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Henry J. Kaiser Family Foundation;
Generated by a partnership between The Washington Post, Kaiser Foundation, and Harvard University, this survey seeks to increase understanding of public opinion by gathering responses from white and black men and women on how they see their lives and their outlook for the future. Response data are disaggregated by race and gender.
W.K. Kellogg Foundation;
Given the psychological burdens black males face as a result of racism, inequality, and economic oppression, combined with barriers to receiving appropriate mental health treatment and care, the concerns of the Black Mental Health Alliance should not be ignored. This fact sheet contains heartfelt testimonials, statistics describing the extent of the problem, and recommended actions encompassing prevention, service delivery, policies, and research.
65% of men in India believe there are times when a woman deserves to be beaten. Rigid gender norms and stereotypes reinforced over generations in a largely patriarchal society remain the root cause of discrimination against women.
Social expectations of how men and boys should be and act directly affect behaviour related to gender-based violence, HIV prevention and sexual and reproductive health. Dasra's whitepaper, Ladies and Gentle Men, explores the issue of engaging men and boys in women's development in India. It highlights existing gender norms, the four pillars of engagement - family, school, media and community - effective strategies and current efforts in India. It also offers a snapshot of some of the most impactful programs aimed at this effort.
American Values Institute;
While there has been progress in the U.S. in terms of racial attitudes and opportunities, black men and boys continue to face challenges. This report presents original research, along with current studies in social psychology and neuroscience, offering an empirically grounded analysis of how emotions and fears about race shape behaviors and biases.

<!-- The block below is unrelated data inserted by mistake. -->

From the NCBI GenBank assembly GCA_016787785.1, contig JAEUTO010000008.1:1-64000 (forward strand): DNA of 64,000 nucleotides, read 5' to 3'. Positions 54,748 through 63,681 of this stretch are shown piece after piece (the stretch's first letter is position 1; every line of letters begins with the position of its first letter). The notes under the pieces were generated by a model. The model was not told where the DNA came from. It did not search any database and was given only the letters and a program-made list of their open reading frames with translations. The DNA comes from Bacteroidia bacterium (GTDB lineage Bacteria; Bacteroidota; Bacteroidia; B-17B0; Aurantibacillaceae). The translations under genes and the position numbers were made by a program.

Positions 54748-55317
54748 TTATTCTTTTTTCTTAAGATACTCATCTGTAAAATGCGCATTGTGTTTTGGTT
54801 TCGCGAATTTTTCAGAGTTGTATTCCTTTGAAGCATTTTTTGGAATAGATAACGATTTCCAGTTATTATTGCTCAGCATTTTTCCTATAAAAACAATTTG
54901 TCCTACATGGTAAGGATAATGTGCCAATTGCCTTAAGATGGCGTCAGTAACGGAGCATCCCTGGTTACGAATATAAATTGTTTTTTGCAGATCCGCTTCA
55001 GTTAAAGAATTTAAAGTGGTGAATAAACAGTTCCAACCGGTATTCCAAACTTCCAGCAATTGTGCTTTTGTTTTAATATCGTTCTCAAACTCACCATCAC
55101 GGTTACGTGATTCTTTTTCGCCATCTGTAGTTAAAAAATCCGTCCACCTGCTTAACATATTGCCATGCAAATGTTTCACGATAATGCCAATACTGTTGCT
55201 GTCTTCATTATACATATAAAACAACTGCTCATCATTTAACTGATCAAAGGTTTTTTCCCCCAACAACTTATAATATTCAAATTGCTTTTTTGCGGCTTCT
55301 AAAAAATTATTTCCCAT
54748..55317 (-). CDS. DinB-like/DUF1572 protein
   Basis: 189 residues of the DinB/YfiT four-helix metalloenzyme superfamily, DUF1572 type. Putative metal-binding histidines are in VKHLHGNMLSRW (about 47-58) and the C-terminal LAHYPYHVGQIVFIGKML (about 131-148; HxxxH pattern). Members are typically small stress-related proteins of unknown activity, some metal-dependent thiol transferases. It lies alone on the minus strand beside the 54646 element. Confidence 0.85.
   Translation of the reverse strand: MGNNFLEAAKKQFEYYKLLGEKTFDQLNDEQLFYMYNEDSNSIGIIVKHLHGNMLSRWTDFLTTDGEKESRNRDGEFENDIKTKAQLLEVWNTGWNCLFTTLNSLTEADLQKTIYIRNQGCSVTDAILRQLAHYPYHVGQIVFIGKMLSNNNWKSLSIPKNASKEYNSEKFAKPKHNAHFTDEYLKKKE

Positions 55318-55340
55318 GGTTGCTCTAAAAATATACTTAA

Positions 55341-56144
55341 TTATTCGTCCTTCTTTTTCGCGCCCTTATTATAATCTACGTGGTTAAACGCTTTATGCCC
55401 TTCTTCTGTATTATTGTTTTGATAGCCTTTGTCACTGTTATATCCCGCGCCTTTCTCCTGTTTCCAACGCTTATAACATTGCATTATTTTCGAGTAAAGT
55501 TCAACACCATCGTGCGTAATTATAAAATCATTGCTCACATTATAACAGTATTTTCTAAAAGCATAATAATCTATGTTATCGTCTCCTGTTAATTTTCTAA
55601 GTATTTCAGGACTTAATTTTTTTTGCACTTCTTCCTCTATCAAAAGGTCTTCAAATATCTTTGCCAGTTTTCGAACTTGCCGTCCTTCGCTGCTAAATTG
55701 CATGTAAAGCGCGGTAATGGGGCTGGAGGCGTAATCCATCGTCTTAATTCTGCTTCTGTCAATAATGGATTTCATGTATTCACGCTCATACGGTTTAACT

This brief catalogues strategies commonly used in interventions at postsecondary educational institutions aimed at improving outcomes for male students of color and charts the way forward for future evaluative work. While young men of color have college and career aspirations similar to those of their white counterparts, a significant gap persists between the two groups' postsecondary educational attainment. In response, colleges around the country have implemented targeted programs offering male students of color a variety of support services, yet few of these initiatives have been evaluated. MDRC has conducted a scan of 82 such programs and will apply lessons from it and other research to a large-scale evaluation of program efficacy that it is currently developing in collaboration with the University System of Georgia. The need for evidence-based approaches that support men of color throughout the educational pipeline is evident, especially at the postsecondary level, where so many male students of color are close to reaching their goals and fulfilling their potential as college graduates.
National Writing Project;
Twelve teachers from diverse geographic and ethnic backgrounds and academic disciplines came together to talk about the role that gender plays in their classrooms. They identified barriers to learning, suggested ways to overcome them, and submitted successful teaching ideas. The report presents the teachers' messages in their own words, as well as classroom assignments they have found effective in teaching young men of color.
RISE for Boys and Men of Color;
The authors highlight community programs that promote the education and well-being of Native men and boys. The findings and recommendations capture the breadth and depth of educational experiences among Indigenous men and boys. In addition, the authors identify guiding principles that might not otherwise be included in archival data or as educational tactics, such as cultural practices (i.e., spirituality) in intervention(s), personal, and emotional influences, and other individualized details regarding educational access, persistence, and attainment.